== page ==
It's true, you need a mess of help to stand alone, whether Carl is passionate or if the Surf's Up. (Brian, my man, you know you're tracking sand through the whole house, right?). I don't always remember that, but in recent weeks I've been fortunate in having folks lend me a hand when I really needed it, but didn't necessarily deserve it, so thank you.
I ended up spending a good deal of time in the new, improved and quite beautiful Otis Library in Norwich, CT (I'd always liked the library even when I hadn't realized the building was a former department store that had been 'repurposed' after the business went under back in the day) as well as at Borders book/DVD/CD/coffee store in Waterford, as the fellow helping me wrestle my demons to the curb had me get some reading (bless the Literacy Volunteers! Without them, I'd have never found D. H. Lawrence, at least that's what I told the judge at the time) that he hoped might aid me in getting closer to that alien, distant shore.
The corner I'd painted myself into was black as night, black as coal. I hadn't actually realized I was there until I looked down and saw the paint brush in my hand. So long, and thanks for all the fish. I didn't have a cowgirl, with blues or otherwise, and those pony rides for my birthday sure would have come in handy (story of my life: all pony, no boat). I'd spent so much time dreading the knock on the door or the ring of the phone, especially those that didn't come, I walked around waiting for The Arrival of the Awful and always feeling pleased when it got here.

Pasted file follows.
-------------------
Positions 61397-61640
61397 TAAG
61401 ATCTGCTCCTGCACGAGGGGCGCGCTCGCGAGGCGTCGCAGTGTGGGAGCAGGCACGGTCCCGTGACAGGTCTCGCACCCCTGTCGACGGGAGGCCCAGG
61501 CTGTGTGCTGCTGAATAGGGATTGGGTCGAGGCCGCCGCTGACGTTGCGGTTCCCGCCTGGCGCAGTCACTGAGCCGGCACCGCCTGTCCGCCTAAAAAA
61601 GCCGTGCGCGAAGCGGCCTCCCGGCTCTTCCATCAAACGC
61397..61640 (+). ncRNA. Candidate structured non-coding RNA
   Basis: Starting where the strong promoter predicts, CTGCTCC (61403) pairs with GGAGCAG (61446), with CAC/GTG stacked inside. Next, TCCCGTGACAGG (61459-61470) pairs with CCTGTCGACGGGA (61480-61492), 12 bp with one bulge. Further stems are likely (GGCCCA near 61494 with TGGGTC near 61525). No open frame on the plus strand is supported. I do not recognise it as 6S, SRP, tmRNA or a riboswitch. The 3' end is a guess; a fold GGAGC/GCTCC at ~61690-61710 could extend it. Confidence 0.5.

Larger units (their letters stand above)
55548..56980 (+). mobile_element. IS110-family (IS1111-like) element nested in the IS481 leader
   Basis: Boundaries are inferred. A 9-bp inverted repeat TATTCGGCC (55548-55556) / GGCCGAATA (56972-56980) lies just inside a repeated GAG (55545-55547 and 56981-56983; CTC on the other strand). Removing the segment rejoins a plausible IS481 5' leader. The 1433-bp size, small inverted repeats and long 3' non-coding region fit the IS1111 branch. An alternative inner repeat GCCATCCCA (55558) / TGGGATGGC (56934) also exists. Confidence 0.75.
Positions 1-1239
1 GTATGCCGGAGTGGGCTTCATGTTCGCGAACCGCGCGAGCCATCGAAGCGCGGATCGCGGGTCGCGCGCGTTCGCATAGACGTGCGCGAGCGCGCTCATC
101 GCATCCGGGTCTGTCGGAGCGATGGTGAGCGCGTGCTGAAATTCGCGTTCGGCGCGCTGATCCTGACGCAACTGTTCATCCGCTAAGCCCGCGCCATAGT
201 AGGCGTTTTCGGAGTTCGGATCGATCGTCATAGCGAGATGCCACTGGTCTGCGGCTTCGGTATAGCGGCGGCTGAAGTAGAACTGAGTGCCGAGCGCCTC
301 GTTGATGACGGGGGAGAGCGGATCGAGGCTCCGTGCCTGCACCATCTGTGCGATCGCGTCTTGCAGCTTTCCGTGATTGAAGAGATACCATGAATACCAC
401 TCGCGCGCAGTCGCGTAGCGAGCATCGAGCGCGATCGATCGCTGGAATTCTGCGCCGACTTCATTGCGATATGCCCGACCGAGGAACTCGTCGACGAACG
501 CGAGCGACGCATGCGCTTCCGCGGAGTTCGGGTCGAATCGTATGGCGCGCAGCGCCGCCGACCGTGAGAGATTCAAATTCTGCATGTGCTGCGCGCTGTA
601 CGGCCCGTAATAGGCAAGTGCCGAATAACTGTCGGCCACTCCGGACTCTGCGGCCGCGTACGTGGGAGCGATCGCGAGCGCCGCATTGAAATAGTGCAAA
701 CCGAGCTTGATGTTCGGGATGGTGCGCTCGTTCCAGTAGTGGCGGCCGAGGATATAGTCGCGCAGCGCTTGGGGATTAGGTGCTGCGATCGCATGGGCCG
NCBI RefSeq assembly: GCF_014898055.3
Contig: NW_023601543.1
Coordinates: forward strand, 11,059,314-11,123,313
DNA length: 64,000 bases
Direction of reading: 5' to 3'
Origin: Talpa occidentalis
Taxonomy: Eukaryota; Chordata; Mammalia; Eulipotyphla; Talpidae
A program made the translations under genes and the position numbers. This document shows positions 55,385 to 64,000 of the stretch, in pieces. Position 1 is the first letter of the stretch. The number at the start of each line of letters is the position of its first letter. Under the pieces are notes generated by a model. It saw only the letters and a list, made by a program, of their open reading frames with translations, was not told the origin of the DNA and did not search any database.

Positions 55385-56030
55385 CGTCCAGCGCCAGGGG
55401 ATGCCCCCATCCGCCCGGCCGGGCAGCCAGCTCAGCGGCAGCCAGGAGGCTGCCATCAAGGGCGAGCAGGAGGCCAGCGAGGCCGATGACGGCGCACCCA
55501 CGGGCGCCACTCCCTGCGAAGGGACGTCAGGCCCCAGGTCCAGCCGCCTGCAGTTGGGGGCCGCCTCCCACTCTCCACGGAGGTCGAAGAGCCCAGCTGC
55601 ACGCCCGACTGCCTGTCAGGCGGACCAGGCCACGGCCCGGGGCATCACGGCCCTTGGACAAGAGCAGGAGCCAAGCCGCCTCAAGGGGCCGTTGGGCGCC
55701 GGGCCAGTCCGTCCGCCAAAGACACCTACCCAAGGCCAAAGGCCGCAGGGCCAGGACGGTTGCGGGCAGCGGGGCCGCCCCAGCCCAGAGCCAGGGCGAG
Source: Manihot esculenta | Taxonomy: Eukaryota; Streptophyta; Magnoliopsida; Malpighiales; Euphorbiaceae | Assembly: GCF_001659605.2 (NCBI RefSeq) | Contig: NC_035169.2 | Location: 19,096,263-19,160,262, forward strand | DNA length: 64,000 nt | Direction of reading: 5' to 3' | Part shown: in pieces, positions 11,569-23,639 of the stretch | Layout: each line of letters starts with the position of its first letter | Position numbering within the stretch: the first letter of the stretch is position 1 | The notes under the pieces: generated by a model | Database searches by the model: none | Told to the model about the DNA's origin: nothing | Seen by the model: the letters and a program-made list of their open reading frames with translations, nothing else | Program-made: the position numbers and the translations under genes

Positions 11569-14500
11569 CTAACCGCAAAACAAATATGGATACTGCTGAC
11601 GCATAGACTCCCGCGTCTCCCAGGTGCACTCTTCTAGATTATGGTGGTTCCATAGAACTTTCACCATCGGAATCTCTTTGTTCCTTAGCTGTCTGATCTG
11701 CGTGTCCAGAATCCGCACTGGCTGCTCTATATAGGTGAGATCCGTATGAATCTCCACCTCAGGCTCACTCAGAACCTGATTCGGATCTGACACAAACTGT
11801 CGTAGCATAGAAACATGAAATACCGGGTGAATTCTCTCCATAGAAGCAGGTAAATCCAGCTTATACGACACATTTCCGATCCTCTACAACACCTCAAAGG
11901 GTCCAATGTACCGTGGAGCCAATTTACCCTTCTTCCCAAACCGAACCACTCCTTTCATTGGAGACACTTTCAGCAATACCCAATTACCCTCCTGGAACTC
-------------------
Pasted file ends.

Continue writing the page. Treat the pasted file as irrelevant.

I'm NOT saying if you read Start Where You Are you'll be able to play Chopin or chopsticks, run faster than a locomotive or be able to leap tall buildings in a single bound (some things require steroids, it's as simple as that) but it did me some good. Okay, not so much good that my soul now glows in the dark and is visible from space--but I'm a little less unlikeable than I've been for most of my life (in fairness, only while sleeping).
Home girl (if you're from The Nutmeg State) Pema Chodron does write a lot about aspects of exercises that, aside from having names I cannot learn and will not say, can get daunting if you're looking for a tech manual or a cookbook. It took me about halfway through her book, which isn't the easiest read I've ever had, to discover the snapshot that (so far) works for me,"Be More Curious than Afraid." The book is subtitled "A Guide to Compassionate Living" and I'm not a big fan of sub-titles in movie houses, but I like the first reel of this one and sure hope the projectionist finds another take-up reel so the feature can continue. I could learn to like it.